The tragic death of John Denver

His first name wasn't John, his last name wasn't Denver, and one of his greatest hits, a song performed at innumerable weddings in the 1970s and beyond, was written about the woman he divorced after about 16 years of marriage.

The man who became John Denver -– and like all of us, he reinvented himself over the years –- was born in Roswell, New Mexico (yes, that Roswell) on December 31, 1943. He was an Air Force brat, named Henry John Deutschendorf Jr. (try saying that five times, fast), the son of an extremely accomplished career pilot.

The family moved a lot during John's childhood, as military families tend to do. He was interested in music from childhood, and received his first guitar when he was 11, with the caveat that he had to promise to practice. And he did.

Those were the days of squeaky-clean folk singers like the Kingston Trio, the New Christie Minstrels, the Back Porch Majority (no, we aren't making this up. And wouldn't). Denver joined The Chad Mitchell Trio, replacing Chad himself, thereby transforming it into simply The Mitchell Trio. His big break happened when folkies Peter, Paul and Mary turned his song "Leaving on a Jet Plane" into a fairly massive hit.

Denver himself recorded albums with the Trio, then as a solo act. He caught fire (no, not that way; you're thinking of Michael Jackson) with "Take Me Home, Country Roads," followed by a dizzying run of gazillion-selling singles and albums, including "Annie's Song," the wedding piece we mentioned earlier, about the wife he divorced, whom we mentioned earlier.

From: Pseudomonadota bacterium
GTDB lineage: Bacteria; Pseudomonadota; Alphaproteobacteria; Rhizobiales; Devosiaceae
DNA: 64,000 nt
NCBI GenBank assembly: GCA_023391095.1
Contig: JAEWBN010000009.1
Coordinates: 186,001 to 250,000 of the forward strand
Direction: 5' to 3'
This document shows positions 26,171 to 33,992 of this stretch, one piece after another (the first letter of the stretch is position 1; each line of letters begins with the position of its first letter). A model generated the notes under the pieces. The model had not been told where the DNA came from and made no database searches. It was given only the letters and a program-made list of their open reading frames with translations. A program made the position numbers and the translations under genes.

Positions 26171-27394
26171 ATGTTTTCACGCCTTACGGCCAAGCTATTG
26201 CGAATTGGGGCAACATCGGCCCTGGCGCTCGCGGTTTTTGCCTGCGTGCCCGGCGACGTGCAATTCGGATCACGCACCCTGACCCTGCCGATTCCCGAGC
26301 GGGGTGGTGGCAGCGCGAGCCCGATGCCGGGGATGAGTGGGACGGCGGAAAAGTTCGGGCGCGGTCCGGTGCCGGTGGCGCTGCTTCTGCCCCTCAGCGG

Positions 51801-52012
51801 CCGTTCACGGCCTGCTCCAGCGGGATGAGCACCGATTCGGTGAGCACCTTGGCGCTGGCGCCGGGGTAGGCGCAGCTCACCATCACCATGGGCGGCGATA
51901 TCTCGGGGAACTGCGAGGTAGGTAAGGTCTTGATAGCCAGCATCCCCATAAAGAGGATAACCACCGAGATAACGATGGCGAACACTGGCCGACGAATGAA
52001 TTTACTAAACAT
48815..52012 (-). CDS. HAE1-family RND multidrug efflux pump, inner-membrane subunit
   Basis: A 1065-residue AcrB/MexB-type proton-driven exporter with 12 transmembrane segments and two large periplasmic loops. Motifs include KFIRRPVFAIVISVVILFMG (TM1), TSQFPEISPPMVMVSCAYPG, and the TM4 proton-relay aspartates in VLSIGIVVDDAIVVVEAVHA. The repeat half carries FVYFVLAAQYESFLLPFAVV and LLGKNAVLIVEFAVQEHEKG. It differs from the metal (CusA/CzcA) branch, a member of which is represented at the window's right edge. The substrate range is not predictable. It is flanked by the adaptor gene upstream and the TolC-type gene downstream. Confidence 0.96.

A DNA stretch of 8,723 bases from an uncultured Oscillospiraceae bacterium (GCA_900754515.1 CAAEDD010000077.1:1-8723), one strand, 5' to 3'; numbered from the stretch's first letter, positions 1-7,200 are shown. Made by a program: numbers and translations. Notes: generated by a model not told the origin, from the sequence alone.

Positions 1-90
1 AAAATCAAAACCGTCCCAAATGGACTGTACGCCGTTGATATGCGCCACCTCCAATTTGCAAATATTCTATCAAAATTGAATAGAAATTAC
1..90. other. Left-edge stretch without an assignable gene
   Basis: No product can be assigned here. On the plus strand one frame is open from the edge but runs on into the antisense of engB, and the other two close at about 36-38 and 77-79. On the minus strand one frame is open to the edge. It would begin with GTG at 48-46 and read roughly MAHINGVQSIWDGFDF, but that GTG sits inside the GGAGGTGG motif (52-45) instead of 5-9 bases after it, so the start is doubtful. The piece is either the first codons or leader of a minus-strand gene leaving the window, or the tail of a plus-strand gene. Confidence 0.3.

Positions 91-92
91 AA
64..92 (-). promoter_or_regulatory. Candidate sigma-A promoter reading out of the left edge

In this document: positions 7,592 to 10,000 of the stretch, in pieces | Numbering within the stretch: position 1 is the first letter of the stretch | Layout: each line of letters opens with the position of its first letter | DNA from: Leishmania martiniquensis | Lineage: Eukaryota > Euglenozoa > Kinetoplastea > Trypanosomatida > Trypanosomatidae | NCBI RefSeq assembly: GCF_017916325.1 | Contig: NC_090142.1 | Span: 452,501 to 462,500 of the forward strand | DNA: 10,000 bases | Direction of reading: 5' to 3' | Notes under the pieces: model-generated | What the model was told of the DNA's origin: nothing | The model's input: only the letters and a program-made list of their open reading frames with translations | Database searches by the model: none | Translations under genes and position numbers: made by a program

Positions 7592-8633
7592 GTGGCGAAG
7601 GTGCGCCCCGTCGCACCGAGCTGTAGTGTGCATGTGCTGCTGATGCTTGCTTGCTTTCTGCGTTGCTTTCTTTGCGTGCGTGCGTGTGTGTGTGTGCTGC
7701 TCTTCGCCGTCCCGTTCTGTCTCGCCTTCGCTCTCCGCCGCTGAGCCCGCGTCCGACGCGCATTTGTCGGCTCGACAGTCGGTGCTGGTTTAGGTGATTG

Monterey Bay California

Denver was not only a musician and incredibly successful songwriter and even actor. He was remarkably generous with both his fame and his fortune. He invested time and money in environmental causes and was a supporter of oceanographer Jacques Cousteau. He was also a huge fan of manned space flight, though he never realized his dream of a trip on the space shuttle. He even testified before a Senate subcommittee concerned about explicit lyrics in popular music.

And, like his father before him, he loved to fly. In time Denver had a couple of thousand hours at the wheel and pilot ratings on multiple types of aircraft, including instrument flying and multi-engine craft. But he also had problems with alcohol and lost his medical certification to fly.

Which, unfortunately, didn't stop him. He bought a home-built experimental plane to add to his fleet and was practicing takeoffs and landings in Monterrey, California, on October 12, 1997. The accident report says alcohol wasn't a factor, and since he was alone in the plane, the best guess is that when he reached backwards to switch fuel tanks his body shifted on the controls, the plane went into a spin from which he couldn't recover, and he crashed into Monterrey Bay. The official cause of death was blunt-force trauma. They had to use fingerprints to identify him, because a comparison with dental records wasn't possible.

And don't forget to practice.